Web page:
During lockdown Mary and I both worked remotely on internships regarding impression formation alongside Dr Clare Sutherland. Although at times challenging, it has been a rewarding process. I learned a lot throughout. Not only did I develop my academic knowledge but also practical skills like working with Excel, Testable and online recruitment platforms. Some of the processes are quite different to lab-based research, mainly the online participant recruitment, which is much faster and anonymous. What I found most enjoyable was to work with the stimuli and data, which you have more time for as you do not spend it on participant recruitment. Seeing the experiment come alive and finding some very promising results, I felt a drive to discover more. For me, it has been an invaluable experience.
I especially enjoyed the flexibility and freedom of conducting research remotely and the possibilities that arise from it. Dr Sutherlands’s lab is truly international and so I worked with people from all around the world. In this way, I was able to profit from their knowledge and input. I gained a lot through this network and acquired new knowledge because of it, helping my personal development but also strengthening the research.
What Mary and I both found difficult with online research was how abstract it could be. We couldn’t go into the lab to conduct the experiment; we were not able to talk to participants on how they found the study and did not have many researchers around us in person. We both missed receiving feedback from participants and perhaps the more social aspects that come with research. Nevertheless, staying in contact with other people online, and working through problems together definitely helped, as the internship seemed less…remote!
The internship being online meant I had the freedom of travelling back home to Greece, while still being in touch with Dr Sutherland and successfully conducting our research. Being quite self-motivated I really enjoyed the flexible schedule that naturally came with my internship, as it meant I had the freedom of planning my itinerary and managing my time according to other responsibilities. This freedom was something Leoni and I both saw as a great benefit.
Although I have enjoyed conducting research as part of the methodology courses in each term, I had not considered research as a possible career option up until my internship. I definitely loved the independent aspect that came as a result of working on my own project (as opposed to in a group). Nevertheless, this is not to say I was on my own. Dr Sutherland was always there to answer any questions and clarify any information, and keeping in contact with Leoni also helped as we were able to support each other during the process! Having completed this internship in the summer just before entering Year 4, was certainly great practice for my thesis project! It gave me the chance to work on pre-existing skills such as data analysis, and also learn new skills such as using new software to set up a study online.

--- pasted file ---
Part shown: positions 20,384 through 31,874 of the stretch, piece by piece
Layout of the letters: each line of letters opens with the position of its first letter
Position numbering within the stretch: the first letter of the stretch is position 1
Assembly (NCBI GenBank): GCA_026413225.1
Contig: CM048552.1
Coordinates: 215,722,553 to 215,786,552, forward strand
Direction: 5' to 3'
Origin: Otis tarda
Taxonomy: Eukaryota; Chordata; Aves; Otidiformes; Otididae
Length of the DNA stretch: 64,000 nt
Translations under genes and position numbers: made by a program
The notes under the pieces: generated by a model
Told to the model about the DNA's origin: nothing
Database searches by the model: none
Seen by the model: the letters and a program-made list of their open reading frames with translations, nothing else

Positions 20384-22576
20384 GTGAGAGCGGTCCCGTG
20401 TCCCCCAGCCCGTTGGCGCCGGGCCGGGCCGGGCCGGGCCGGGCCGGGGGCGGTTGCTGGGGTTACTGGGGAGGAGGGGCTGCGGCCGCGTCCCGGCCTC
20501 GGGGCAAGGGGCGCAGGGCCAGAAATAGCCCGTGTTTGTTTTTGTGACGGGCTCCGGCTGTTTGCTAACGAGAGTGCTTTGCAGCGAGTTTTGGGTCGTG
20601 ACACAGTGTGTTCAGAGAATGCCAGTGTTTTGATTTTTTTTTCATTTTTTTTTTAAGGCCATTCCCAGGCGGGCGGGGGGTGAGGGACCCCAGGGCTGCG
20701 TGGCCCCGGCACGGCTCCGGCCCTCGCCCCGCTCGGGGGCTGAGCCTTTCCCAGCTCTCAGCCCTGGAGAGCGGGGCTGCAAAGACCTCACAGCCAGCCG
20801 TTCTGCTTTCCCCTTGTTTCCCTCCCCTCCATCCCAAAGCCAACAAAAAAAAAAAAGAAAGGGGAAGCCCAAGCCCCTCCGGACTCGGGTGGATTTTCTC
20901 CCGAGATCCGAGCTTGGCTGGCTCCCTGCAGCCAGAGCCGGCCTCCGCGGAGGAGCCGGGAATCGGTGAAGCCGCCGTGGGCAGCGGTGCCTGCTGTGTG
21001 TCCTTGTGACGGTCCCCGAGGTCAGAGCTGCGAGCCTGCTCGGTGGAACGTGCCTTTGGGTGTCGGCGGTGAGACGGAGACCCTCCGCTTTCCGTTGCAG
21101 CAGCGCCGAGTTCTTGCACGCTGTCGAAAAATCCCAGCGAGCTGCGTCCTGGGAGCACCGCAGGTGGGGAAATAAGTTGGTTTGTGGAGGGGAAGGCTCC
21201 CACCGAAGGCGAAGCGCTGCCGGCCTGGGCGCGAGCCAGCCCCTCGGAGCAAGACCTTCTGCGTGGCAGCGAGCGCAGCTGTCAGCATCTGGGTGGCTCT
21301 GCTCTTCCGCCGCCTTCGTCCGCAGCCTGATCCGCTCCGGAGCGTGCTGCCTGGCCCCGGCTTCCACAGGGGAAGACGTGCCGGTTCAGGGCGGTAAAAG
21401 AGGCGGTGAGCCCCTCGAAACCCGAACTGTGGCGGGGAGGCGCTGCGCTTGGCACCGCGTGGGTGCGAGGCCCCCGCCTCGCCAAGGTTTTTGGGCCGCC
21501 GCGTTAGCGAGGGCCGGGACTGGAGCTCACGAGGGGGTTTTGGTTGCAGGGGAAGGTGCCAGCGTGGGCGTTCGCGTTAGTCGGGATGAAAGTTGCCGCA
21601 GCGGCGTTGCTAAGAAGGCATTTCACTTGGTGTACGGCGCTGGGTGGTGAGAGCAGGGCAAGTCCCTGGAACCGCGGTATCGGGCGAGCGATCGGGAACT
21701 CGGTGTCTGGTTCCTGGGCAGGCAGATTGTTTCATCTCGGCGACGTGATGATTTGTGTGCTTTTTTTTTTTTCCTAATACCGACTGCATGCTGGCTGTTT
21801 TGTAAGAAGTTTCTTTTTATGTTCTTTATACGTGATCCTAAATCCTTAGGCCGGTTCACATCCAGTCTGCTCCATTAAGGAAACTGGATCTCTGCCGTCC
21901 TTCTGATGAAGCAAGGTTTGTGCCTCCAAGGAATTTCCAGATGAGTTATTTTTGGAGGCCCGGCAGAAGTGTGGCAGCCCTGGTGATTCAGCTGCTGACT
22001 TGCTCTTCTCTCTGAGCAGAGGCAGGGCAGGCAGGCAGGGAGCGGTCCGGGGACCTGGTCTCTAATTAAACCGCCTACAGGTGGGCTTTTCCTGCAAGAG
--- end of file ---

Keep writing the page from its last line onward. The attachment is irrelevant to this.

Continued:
This opportunity was truly invaluable as I not only learned new skills regarding research, but also developed character traits such as independence and staying on top of things. The pandemic will most certainly have long-lasting changes in how work, research, etc. is conducted, therefore our internships were great at providing us with insight and experience into a new way of working. Conducting research has been a fun and an exciting process for both of us, even when working remotely. It was absolutely worth doing!
Leoni would like to thank the Development Trust for the funding of the research, and Mary would like to thank the School of Psychology at the University of Aberdeen.
Leoni Masroujah is a Level 3 BSc Psychology student and Mary El Champasi is a Level 4 MA Psychology student, both at the University of Aberdeen.